Not many know that this bungalow was built by Jinnah by razing an earlier Portuguese-style mansion called Southern Court. In sum total, he stayed at this place on Malabar hill for close to four decades.

The House on Malabar Hill

Jinnah lived in this palatial house for 10 years. Earlier he was staying at the same place called southern Court for over 3 decades. He was an affluent lawyer and represented the rich and wealthy in the Bombay High court. Towards the end of 1946, he left his house and moved to Karachi. But he never contemplated selling it and hoped he would come back some time.

Jinnah could never make it back to Bombay as he was sworn as the Governor-General of Pakistan.

Today, this sprawling mansion is called Jinnah House. Jinnah and Mahatma Gandhi first held their talks on the Partition of India in this house. On August 15, 1946, Jinnah and Nehru met here for another round of talks. Jinnah realized at that time that he would have to leave this house and Bombay as the price for the creation of Pakistan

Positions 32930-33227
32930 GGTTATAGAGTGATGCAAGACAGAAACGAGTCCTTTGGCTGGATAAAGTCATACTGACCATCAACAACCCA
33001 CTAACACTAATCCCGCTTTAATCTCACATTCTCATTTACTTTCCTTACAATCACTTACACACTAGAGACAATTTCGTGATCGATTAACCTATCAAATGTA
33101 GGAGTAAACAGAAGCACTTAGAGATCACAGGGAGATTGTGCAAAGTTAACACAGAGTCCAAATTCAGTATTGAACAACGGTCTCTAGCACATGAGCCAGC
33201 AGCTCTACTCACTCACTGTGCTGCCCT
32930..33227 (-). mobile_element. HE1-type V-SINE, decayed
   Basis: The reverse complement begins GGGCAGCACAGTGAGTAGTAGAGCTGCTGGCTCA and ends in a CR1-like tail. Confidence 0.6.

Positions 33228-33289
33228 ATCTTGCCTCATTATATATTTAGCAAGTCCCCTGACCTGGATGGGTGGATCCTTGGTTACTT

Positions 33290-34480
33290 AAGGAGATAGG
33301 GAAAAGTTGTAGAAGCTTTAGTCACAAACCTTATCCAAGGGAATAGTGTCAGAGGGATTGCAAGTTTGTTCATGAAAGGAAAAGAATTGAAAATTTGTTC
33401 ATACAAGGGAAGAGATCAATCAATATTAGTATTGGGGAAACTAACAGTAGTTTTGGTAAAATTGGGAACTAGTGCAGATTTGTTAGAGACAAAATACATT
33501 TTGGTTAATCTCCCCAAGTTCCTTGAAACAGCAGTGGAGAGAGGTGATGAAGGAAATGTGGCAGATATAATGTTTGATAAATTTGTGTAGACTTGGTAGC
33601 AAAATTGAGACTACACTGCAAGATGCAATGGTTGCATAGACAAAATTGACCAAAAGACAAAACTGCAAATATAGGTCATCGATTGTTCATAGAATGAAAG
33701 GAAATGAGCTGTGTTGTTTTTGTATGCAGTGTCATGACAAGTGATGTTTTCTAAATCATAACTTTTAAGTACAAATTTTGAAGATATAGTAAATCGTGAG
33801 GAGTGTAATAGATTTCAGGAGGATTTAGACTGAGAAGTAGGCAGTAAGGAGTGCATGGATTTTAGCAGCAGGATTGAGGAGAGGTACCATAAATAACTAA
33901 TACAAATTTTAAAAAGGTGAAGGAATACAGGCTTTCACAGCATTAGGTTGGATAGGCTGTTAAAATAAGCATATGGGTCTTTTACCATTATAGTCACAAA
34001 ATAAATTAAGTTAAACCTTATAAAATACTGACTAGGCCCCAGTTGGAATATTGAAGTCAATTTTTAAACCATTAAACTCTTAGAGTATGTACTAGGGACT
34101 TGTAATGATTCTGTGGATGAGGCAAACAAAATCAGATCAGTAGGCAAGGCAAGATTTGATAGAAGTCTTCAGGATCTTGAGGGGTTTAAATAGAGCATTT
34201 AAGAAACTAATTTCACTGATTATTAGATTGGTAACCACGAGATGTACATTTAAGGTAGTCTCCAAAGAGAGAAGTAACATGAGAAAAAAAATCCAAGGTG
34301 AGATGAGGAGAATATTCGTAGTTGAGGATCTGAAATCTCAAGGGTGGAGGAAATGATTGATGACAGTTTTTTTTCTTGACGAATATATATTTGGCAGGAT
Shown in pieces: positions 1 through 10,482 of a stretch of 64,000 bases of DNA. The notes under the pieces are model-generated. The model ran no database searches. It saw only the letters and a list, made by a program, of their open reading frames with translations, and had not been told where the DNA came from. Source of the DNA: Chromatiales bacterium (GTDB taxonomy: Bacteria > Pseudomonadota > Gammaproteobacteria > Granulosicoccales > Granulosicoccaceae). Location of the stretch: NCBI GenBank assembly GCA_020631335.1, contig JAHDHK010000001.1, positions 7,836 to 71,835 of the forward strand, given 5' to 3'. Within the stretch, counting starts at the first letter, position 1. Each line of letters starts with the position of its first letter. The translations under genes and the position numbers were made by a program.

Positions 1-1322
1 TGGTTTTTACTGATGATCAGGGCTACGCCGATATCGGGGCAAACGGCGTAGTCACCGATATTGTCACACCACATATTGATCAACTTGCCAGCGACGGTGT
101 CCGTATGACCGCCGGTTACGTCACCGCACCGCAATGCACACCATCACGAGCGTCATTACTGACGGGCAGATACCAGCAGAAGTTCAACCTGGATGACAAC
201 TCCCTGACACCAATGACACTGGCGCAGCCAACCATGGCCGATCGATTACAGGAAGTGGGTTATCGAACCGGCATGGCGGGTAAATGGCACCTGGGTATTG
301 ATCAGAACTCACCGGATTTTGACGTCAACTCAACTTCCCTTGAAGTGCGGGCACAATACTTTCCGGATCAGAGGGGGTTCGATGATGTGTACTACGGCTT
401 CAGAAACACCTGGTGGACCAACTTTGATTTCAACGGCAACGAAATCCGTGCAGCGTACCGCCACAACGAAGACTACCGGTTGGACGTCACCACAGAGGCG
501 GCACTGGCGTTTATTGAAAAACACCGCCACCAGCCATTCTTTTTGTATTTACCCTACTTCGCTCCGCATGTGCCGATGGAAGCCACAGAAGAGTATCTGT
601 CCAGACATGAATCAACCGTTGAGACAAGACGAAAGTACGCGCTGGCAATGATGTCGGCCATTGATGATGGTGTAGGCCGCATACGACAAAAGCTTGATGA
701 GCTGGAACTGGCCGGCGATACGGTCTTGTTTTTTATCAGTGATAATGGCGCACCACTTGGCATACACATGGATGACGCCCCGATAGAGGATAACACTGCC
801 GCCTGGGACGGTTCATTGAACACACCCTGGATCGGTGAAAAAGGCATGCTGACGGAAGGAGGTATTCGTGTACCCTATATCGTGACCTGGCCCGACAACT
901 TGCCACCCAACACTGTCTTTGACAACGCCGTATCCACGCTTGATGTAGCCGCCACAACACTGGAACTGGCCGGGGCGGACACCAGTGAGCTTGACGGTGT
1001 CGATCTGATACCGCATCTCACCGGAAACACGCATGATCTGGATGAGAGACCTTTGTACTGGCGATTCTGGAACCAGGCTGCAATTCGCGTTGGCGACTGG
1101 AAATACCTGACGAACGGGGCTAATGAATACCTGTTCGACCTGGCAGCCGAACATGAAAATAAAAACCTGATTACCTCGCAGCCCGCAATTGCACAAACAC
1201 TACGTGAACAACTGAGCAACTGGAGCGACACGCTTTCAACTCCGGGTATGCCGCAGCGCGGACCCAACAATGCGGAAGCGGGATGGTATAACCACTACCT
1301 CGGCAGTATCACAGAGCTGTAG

Bombay and Jinnah are inseparable. He arrived in the city with just a few bags and a law degree and started his practice. He made his fortune here, and also his entry into politics. He also fell in love with his best friend Sir Dinshaw Petit's daughter here and both often had a peg of whiskey together. But the relationship broke when he expressed his intention to marry his daughter, mainly because she was 23 years younger than Jinnah.

Ruttie Jinnah rests in Mumbai. She had left him and died in 1929. Jinnah had married her in 1918 when she was just 16 and he was 39 but the marriage was not a smooth one and ultimately Ruttie left him and settled in Bombay. They had one daughter who was born in 1919.